Greenlining’s Economic Summit tackled state of corporate social responsibility

150 150 Victor Abalos

-Special report from events being held across the state to revitalize the California economy, including the California Economic Summit’s Regional Forum series.

Surrounded by the opulent trappings of San Francisco’s historic Fairmont Hotel, executives from some of California’s most powerful corporations sought to convince the hundreds of participants of this year’s Greenlining Economic Summit that they have become socially responsible corporate partners – that they care and are involved in the communities they serve and that their workforce reflects those communities.

The annual Summit, Greenlining Institute’s marquee event, has become a vital forum for the state’s social justice and racial advocates. The Greenlining Institute’s coalition is comprised of a “Who’s Who” of the state’s most influential racial equity, environmental justice and consumer advocacy organizations in California.

Greenlining, celebrating its 20th anniversary, was known in its early days for its confrontational tactics when dealing with corporations on environmental, social justice and workforce issues.

Greenlining Institute’s Executive Director Orson Aguilar was quick to point out to the crowd regarding corporations practicing true social responsibility, “you can count them on your fingers in California. Too many don’t get it.”

While CEO Debra Reed from Sempra Energy acknowledged her company and Greenlining locked horns frequently over the issue of corporate social responsibility, she said her company believed even back then “Greenlining should be patting us on the back” for their efforts. But she said both the company and Greenlining have learned to make their relationship more productive and less combative. And she provided some company figures claiming a 50 percent diverse workforce as well as a much more diverse list of contractors.

But Wells Fargo Bank executive Jon Campbell didn’t ask for any pats on the back for his company’s diversity efforts. “We need to push ourselves,” said Campbell, the Executive VP of Governmental and Community Relations. “While we have great numbers regarding women and diversity in our workforce, at the senior level it doesn’t look that way.”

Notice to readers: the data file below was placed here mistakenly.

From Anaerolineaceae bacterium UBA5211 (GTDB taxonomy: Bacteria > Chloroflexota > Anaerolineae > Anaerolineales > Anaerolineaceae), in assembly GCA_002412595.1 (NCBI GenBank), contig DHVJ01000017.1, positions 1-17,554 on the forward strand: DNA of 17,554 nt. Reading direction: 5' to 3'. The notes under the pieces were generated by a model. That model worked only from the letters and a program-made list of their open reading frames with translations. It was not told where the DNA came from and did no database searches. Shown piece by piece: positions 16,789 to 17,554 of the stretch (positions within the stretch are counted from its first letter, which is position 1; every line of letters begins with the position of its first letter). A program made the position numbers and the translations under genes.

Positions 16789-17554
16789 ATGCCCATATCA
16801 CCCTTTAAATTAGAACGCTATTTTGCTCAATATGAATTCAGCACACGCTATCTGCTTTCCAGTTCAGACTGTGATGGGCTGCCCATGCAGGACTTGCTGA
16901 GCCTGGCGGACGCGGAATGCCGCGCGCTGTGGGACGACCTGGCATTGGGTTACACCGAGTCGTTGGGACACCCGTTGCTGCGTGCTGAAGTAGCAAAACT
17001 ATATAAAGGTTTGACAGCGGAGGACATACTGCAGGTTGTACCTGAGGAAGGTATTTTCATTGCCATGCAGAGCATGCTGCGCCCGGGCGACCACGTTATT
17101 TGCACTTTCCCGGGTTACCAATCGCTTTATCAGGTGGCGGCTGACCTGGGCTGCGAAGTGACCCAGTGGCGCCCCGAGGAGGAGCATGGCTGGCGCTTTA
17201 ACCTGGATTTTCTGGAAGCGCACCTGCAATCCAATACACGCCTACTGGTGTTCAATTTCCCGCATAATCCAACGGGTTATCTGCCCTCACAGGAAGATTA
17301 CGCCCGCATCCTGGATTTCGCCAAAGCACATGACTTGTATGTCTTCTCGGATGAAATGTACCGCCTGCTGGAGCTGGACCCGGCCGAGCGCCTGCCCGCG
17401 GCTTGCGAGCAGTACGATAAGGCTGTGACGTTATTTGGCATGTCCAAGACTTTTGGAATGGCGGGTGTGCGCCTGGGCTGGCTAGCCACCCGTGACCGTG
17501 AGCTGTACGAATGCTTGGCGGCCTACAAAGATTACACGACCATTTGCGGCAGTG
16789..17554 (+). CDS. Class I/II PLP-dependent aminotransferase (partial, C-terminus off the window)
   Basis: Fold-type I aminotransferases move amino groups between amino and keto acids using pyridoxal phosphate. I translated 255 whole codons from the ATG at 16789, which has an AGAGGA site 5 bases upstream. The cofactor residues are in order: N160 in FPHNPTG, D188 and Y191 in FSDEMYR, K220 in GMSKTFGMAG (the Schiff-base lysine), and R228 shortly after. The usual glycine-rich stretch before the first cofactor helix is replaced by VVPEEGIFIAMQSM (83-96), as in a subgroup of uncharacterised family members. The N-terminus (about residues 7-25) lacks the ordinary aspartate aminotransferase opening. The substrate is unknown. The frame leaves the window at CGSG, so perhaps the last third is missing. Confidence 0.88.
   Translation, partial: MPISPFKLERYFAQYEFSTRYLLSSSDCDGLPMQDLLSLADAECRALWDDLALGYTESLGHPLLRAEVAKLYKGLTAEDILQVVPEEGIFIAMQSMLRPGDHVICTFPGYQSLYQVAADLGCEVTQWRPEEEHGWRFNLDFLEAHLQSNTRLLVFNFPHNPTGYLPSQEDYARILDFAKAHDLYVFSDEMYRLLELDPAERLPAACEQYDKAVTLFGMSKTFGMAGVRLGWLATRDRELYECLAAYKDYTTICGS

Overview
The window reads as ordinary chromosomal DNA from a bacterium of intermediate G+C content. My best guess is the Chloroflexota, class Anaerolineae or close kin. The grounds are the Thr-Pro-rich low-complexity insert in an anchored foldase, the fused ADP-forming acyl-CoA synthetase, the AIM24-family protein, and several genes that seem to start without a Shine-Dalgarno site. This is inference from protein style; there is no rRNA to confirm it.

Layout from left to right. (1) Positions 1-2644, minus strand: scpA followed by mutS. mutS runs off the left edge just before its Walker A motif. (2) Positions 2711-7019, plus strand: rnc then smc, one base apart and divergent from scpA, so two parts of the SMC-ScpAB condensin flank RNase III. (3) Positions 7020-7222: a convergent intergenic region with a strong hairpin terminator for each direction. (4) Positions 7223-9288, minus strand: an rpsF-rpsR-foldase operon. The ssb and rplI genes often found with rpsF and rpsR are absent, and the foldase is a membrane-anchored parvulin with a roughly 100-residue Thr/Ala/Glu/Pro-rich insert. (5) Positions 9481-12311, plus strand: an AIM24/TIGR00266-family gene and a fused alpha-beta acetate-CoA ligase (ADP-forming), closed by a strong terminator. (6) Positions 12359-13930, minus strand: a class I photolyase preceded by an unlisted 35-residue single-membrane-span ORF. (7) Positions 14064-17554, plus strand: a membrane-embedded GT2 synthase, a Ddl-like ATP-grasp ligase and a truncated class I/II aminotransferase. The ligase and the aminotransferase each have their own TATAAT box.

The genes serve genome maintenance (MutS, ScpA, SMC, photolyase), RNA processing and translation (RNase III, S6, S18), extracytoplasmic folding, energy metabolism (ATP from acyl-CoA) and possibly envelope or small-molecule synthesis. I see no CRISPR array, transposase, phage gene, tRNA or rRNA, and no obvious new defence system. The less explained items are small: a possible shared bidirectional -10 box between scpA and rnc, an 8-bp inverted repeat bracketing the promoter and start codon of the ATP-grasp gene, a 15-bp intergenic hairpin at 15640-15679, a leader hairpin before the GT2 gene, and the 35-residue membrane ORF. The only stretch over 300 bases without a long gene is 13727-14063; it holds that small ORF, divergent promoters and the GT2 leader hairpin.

Participants we talked to tried to give these companies the benefit of the doubt regarding their efforts to work more productively with the state’s new diverse majority. Acelia Gallardo, a Berkeley-based businesswoman, thinks the companies that came to the Greenlining Summit Friday are trying to do, “as much as they’re capable. They can do more but it’s something I see they’re working on.” But Gallardo, founder of Casa de Chocolates, said the fact these companies even showed up is testament to how much things have gotten better.

Omar Wandera, an Oakland educator turned entrepreneur, said the simple fact that corporate social responsibility is still a hot topic means there’s lots of work left to do.

“They’re taking baby steps, putting their toe in the water,” said the founder of Kid Snapback, a children’s clothing line. “Until there’s no conversation about [corporate social responsibility], you haven’t gotten it done. You can go to the websites of some of these companies and see photos of multi-racial employees but when you click on the board of directors page, you won’t see that diversity.”

Claudia Aguilar, a Hayward high school counselor, said she’s convinced these companies are “being forced to think about it and that it’s finally on their agenda.” She said like Gallardo, she’s convinced companies are making an effort but that’s not enough.

State regulators agree not enough has been done and that regulation plays a critical role. “We’ve seen the numbers move dramatically because we shined a light on them,” said Mark Ferron, a CA Public Utilities Commissioner. Ferron, a former banking industry executive, said while regulators can’t force companies to hire more diverse employees and executives, they can highlight those efforts.

“One of the things we can do is bring transparency to the issue,” he said. “Transparency works, especially when there’s competition.” Ferron told the crowd that letting customers know which companies are more reflective of their communities can be an important tool when it comes to increasing diversity.

Federal regulator Stuart Ishimaru agrees. “There’s two motivations [for corporate diversity], social good or the fear of getting caught not doing it.” In the end, Ishimaru, Director of the Office of Minority and Women Inclusion at the Consumer Financial Protection Bureau, said, those companies that lead their industry forward are going to get recognized for it and that just makes good business sense.


Victor Abalos

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